Meet plant water needs through contouring and drainage


Water is not merely something to be slowed, cleansed, and sent on its way. It is a resource that keeps alive every living thing on the planet. That is why we love fountains and pools in our landscapes. And it is why nearly every garden includes a source of water, if not an entire computer-controlled irrigation system. Water can also be a destructive force. It can erode hillsides, dig gullies, undermine paving and foundations, push over trees, and deposit mud, rocks, and debris in alarming places. Every designed landscape walks a balance between having too little water and too much.


If we have matched our plants to our climate, then what we grow should be able to survive on natural precipitation alone. But within each biome live many different communities of plants, some in drier sites, others in wetter. Manipulating the flow of water with contouring and rainwater harvesting techniques can move water away from where it is a problem to where it is a resource, dissipate its destructive power, and create a range of conditions suitable to growing a variety of plants.


Where we do not want water, such as around the foundations of buildings, we can use grading and drainage channels to direct the water away. These areas then become places to plant more drought-tolerant plants, and the water directed away becomes a resource for other areas of the landscape. Just as Wenk Associates did at Menomonee Valley Community Park, slowing the water, spreading it out, and getting it to infiltrate recharges groundwater and keeps it available for local ecosystems. When this practice is carried out fully, dry springs can resume their flow, and once-ephemeral streams can become perennial. Although the best place to store water is in the ground, rain barrels and cisterns can also be used to capture seasonal surplus water that would otherwise leave a site and make it available during later dry spells.


Water drained from other areas of a landscape can help certain plants grow in regions where the annual precipitation figures make it seem as if they should not. Say, like Brad Lancaster of Tucson, Arizona, you wanted to grow a tree in the Sonoran Desert, the home of saguaro ([ital>Carnegiea giganteanProsopis velutina<ITAL]). w:st="on" Mesquite grows naturally on seasonally flooded terraces next to rivers and streams and along washes that concentrate rainwater from the surrounding area.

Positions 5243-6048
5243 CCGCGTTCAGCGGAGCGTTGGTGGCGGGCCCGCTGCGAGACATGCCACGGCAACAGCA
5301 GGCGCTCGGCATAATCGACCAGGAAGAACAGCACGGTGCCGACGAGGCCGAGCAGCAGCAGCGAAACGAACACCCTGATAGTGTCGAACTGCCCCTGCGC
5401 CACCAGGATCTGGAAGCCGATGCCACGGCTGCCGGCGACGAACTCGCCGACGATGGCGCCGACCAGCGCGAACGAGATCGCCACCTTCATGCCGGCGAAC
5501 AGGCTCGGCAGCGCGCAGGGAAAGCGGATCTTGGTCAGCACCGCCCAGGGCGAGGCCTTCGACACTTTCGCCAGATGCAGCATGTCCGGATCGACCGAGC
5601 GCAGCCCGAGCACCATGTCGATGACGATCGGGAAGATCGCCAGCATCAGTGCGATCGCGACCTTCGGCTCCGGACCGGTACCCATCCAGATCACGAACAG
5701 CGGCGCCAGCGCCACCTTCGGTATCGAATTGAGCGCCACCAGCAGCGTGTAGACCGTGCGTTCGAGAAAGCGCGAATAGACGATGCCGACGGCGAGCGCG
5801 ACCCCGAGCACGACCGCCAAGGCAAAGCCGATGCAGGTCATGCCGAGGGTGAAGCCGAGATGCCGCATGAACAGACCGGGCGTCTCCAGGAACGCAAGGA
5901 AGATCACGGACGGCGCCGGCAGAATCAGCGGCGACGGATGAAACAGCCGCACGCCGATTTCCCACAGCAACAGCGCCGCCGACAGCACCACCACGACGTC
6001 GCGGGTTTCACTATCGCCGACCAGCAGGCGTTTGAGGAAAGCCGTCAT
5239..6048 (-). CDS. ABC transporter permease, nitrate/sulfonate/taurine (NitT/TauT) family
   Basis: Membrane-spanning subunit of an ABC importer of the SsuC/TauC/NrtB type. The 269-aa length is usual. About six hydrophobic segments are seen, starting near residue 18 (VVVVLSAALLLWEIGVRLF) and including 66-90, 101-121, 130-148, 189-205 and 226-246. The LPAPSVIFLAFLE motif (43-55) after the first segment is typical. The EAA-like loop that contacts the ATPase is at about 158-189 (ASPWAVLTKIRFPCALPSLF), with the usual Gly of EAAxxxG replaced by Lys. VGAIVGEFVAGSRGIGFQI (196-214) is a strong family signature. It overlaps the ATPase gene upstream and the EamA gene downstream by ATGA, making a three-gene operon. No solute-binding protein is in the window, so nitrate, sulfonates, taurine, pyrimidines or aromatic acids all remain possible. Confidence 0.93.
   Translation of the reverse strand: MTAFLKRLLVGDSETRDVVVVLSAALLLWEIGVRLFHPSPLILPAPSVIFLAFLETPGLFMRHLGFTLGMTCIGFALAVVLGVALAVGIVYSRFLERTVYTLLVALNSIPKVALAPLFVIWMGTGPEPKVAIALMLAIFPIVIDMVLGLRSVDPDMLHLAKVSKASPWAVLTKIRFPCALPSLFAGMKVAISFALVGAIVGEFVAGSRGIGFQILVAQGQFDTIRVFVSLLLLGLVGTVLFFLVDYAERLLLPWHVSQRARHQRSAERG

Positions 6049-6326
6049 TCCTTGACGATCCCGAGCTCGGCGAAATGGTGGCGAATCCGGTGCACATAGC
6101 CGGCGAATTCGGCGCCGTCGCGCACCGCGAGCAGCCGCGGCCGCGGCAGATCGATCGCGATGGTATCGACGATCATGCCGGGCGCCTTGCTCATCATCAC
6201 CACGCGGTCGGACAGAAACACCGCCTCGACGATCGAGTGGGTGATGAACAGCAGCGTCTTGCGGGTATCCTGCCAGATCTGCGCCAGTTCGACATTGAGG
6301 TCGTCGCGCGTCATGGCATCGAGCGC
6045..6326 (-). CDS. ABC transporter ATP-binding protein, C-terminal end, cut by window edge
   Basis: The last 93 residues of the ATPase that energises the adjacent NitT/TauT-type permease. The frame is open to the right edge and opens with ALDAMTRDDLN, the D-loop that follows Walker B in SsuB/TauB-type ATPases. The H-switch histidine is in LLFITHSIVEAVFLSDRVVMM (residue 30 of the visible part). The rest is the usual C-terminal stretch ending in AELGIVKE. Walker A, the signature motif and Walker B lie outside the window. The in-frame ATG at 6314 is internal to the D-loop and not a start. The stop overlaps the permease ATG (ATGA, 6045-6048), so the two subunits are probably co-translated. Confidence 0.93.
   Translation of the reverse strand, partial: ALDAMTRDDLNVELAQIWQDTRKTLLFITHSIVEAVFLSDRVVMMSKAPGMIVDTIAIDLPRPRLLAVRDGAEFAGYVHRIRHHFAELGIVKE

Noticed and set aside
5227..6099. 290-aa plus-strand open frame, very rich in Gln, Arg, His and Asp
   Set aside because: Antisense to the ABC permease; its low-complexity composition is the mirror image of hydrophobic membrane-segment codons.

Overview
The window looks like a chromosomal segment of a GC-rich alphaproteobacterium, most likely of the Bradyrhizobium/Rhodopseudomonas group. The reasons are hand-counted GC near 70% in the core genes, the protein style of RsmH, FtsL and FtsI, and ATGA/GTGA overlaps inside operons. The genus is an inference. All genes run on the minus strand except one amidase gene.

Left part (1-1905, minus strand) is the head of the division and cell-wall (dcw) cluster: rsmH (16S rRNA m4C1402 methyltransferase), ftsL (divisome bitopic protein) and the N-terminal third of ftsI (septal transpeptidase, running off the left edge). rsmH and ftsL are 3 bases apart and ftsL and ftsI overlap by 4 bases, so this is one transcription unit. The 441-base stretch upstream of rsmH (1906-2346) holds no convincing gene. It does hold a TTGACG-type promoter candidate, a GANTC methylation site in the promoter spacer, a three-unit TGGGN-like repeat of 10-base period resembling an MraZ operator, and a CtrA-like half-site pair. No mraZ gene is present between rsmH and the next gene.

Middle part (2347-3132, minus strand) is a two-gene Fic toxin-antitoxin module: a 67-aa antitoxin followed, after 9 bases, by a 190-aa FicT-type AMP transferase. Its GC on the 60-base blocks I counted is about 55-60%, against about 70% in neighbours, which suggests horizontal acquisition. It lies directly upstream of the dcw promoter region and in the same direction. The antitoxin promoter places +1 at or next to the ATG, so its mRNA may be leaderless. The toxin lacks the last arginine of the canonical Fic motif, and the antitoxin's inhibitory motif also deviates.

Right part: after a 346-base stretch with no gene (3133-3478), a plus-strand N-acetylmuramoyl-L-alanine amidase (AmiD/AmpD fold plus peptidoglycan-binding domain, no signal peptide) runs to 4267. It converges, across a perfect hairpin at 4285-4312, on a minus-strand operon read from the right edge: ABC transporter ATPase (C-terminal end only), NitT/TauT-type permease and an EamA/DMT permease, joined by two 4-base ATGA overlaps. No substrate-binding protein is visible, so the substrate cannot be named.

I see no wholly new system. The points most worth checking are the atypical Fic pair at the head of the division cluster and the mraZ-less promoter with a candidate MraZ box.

Lancaster (2008, 2012) took advantage of similarly concentrated flows of water on the impervious street beside his house. With all the appropriate permissions, Lancaster cut a series of openings in the curb that separated that street from the barren public right-of-way that ran along his and his brother’s property. Behind each curb cut they dug a sunken infiltration basin and used the dirt from their excavations to build a meandering raised path through the right-of-way. Now when it rains, each basin fills with water, then overflows back into the street, sending water along to the next curb cut and basin. Lancaster also placed layers of organic mulch in each basin to keep the water that has infiltrated from evaporating away.


Thanks to these simple techniques, the previously sun-baked right-of-way is now shaded by maturing trees, without the need for extensive watering. Starting in 2010, the City of Tucson now requires all new commercial landscapes to provide 50 percent of their landscape water needs through rainwater harvesting, primarily passive techniques such as those demonstrated by Lancaster (City of Tucson 2009). Curb cuts and infiltration basins planted with trees have also been used in cities such as Portland, Oregon; these features are not for arid regions only.


A properly graded landscape will preserve built structures, create dry routes for access and circulation, and infiltrate rainwater in areas where it can recharge groundwater and nourish plants with higher relative water needs. The microtopography thus created opens opportunities to grow communities of plants with different water needs across a site.


 


 

Principles of Ecological Landscape Design

By Travis Beck
© Island Press (December 2012)
Island Press Paperback and E-Book
296 pages | Price: $ 40.00
ISBN: 978-1-59726-702-1 (P)
www.islandpress.org

Travis Beck is Landscape and Gardens Project Manager with the New York Botanical Garden. He is a registered landscape architect and LEED Accredited Professional with a Master’s degree in horticulture from The Ohio State University. The excerpts presented here are reprinted with the author’s permission.